Followers of Christ experience perplexity and there is nothing sinful about this emotion. However, despair is altogether different - its sinful. We are in God’s hand, and yet when something unpleasant happens to us we say: “I do not understand”. There is nothing wrong with that - perplexed but not in despair. Perplexity is normal, for our minds are not only finite, they are also weakened by sin. We do not see life clearly; we do not know what is best for us; we cannot take the long view; so it is very natural that we should be perplexed. Though it is not sinful to be perplexed it does open a door to temptation. Our text shows us what happens when temptation is not dealt with quickly - it brings low even the greatest of saints.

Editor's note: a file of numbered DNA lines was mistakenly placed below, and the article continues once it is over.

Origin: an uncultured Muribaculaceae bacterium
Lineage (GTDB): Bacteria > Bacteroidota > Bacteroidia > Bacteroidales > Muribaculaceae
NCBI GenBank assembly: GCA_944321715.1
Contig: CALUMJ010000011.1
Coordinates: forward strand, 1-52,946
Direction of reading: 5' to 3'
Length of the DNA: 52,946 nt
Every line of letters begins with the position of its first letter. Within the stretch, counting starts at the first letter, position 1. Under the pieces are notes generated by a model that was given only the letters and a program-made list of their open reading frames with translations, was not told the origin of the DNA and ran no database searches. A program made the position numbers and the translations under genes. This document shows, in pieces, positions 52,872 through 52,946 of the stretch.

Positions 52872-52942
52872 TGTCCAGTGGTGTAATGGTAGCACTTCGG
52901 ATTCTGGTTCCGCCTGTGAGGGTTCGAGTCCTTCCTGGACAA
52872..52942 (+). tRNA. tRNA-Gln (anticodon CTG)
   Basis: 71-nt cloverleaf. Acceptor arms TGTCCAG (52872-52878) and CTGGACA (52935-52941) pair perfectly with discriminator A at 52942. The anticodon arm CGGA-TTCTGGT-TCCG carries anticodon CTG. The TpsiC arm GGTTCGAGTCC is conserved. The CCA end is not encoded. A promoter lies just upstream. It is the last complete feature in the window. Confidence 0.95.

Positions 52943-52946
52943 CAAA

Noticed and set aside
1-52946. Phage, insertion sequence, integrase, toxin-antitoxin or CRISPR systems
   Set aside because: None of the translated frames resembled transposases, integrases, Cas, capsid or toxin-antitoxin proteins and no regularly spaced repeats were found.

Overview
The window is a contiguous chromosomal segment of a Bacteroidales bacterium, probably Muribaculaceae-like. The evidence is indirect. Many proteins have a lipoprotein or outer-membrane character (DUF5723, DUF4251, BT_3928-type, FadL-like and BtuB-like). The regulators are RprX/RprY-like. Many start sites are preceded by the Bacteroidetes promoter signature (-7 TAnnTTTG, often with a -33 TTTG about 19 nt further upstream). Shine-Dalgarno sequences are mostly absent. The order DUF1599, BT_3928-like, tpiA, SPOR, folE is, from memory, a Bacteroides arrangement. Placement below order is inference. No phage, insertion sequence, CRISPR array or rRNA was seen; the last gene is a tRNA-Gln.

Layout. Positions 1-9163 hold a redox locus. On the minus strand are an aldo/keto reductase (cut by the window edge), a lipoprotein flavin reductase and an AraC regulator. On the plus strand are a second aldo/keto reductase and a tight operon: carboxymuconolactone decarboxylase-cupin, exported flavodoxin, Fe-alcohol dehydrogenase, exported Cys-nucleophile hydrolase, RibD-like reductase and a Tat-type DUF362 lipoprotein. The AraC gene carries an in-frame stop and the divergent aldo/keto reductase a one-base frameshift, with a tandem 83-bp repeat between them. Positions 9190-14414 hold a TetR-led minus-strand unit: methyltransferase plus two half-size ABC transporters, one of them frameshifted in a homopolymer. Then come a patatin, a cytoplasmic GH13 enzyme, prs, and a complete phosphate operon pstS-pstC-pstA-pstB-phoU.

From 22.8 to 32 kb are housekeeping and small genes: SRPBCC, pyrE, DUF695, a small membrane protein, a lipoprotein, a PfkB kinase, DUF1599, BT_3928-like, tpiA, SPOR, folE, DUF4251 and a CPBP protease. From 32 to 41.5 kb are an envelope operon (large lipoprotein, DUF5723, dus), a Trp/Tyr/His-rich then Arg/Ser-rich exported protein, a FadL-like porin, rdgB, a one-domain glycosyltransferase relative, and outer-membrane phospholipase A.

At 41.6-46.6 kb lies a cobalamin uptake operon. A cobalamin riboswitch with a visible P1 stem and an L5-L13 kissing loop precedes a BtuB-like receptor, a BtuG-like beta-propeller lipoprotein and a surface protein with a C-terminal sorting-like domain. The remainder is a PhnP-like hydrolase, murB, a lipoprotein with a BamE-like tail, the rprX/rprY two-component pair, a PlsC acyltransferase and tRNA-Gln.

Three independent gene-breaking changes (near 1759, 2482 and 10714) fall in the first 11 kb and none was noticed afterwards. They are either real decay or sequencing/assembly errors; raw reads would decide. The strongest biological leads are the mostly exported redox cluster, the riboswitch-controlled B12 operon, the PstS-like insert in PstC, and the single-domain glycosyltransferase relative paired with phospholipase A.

We see the strength of this temptation in
Psalm 73:21–22 ESV
When my soul was embittered, when I was pricked in heart, I was brutish and ignorant; I was like a beast toward you.
Asaph is on the brink of abandonment. He is finished with his faith and the God of that faith. And then verse 15 shows us something vital to who Asaph is and how God works.
Psalm 73:15 ESV
If I had said, “I will speak thus,” I would have betrayed the generation of your children.
Something inside of Asaph would not allow him to exercise his internal struggle externally. Asaph never uses God’s covenant name in this chapter as we have seen other authors do in past weeks. However, this does not mean the Covenant keeping God is not at work. Asaph may have been finished with his faith and the God of that faith but the God of that faith was not finished with him. It is here we see verse 2 at work. He would have slipped and stumbled had he spoken.
Psalm 73:23–24 ESV
Nevertheless, I am continually with you; you hold my right hand. You guide me with your counsel, and afterward you will receive me to glory.